“In 1856, the Catholic Church building was erected. In 1858, the first Protestant church was erected by the Baptists. “In 1858 also the county was divided, with this portion which is now Marquette County retaining the original name, with the county seat located at Montello.
“During the five years of the Rebellion [Civil War], there was little or no change for the better.
“One of the most complete woolen manufacturies in the West is located [in 1876] at Montello, built in the summer of 1867 by the Wisconsin Industrial Association and owned and operated in 1876 by the Montello Woolen Mills Company.
“In 1876, there are two flouring mills, one on the Montello River owned by Dodge and Seaver. The other on the Fox River known as the South Side Mill, originally built by C.S. Kelsey and improved later by John Lewis.”
Montello Granite Company
The Montello Granite Company’s quarry was opened about 1880, and was operated until the 1960’s. Tests have proved that for durability and strength there are few granites that anywhere equal the Montello granite. Its qualities are so enduring that it will be found standing in many of our cemeteries uninjured long after the monuments and mausoleums constructed out of most kinds of stone have crumbled into decay.
The blocks which were too small or unsuitable for building or monumental work were crushed for macadam. Many thousands of granite blocks for paving came from the quarries and were sold in Milwaukee and Chicago. Some of the finest monuments of the country have been constructed from the Montello granite. They may be found by the score in cemeteries in Illinois, Indiana, Ohio, Pennsylvania, Michigan, Iowa and Wisconsin. Among the more important pieces of work may be mentioned the Custer monument and the monuments to Wisconsin soldiers at Gettysburg and Chickamauga. The sarcophagi for General and Mrs. U.S. Grant at Riverside Park, New York, were hewn from Montello granite, having been selected by a special commission in competition with granite from many parts of the world. These sarcophagi were cut from single large blocks measuring approximately ten feet six inches by five feet six inches by four feet ten inches.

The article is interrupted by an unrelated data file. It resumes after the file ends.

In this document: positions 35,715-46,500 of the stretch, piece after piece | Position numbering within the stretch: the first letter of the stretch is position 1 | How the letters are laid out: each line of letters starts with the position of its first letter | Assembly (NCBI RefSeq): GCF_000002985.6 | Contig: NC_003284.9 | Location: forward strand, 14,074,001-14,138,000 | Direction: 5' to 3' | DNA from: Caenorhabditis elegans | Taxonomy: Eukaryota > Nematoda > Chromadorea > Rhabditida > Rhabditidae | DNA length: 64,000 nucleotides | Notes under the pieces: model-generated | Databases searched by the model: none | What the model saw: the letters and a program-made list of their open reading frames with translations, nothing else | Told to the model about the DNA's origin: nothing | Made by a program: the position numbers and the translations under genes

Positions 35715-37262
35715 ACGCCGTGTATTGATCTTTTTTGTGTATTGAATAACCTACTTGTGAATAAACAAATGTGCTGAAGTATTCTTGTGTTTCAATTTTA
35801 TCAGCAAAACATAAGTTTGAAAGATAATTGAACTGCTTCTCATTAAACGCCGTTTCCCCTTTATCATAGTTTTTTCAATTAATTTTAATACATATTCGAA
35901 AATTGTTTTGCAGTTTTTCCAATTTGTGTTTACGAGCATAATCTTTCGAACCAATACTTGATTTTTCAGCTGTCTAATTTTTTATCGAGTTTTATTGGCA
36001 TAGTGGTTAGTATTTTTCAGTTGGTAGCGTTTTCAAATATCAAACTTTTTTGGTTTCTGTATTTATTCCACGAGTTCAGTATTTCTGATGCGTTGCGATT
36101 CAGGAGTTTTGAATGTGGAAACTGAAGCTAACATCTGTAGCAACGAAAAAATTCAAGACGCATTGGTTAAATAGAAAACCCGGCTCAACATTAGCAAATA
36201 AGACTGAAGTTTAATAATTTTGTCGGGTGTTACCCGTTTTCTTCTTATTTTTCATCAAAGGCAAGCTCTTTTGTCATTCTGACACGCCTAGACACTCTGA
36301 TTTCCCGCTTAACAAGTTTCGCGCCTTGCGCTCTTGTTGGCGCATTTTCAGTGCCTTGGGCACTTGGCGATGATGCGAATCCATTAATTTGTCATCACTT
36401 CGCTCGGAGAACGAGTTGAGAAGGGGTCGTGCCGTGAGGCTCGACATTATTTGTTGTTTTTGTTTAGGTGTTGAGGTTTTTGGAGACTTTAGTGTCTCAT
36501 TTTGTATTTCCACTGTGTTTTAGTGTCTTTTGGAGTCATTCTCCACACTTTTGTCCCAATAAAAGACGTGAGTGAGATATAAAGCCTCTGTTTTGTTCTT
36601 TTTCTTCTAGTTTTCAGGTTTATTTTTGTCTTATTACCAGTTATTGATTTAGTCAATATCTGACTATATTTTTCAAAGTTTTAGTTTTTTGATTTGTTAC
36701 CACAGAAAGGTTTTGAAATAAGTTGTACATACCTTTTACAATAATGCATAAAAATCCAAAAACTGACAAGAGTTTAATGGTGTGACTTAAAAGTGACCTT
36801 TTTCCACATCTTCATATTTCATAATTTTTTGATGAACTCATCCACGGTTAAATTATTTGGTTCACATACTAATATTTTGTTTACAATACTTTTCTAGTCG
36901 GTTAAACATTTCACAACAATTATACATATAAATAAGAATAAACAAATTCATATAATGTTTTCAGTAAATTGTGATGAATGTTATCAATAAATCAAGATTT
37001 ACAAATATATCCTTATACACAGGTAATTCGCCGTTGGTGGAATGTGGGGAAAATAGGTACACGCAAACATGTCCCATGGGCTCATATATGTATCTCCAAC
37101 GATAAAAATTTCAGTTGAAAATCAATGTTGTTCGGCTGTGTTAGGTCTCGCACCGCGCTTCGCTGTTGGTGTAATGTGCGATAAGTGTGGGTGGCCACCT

Montello granite has also been used for building purposes. In Chicago, it has been used in the Herald Building, the Stone Building, the Pickard Residence, the Miller Residence, the Kirk Block on Madison Avenue and 55th Street and many others.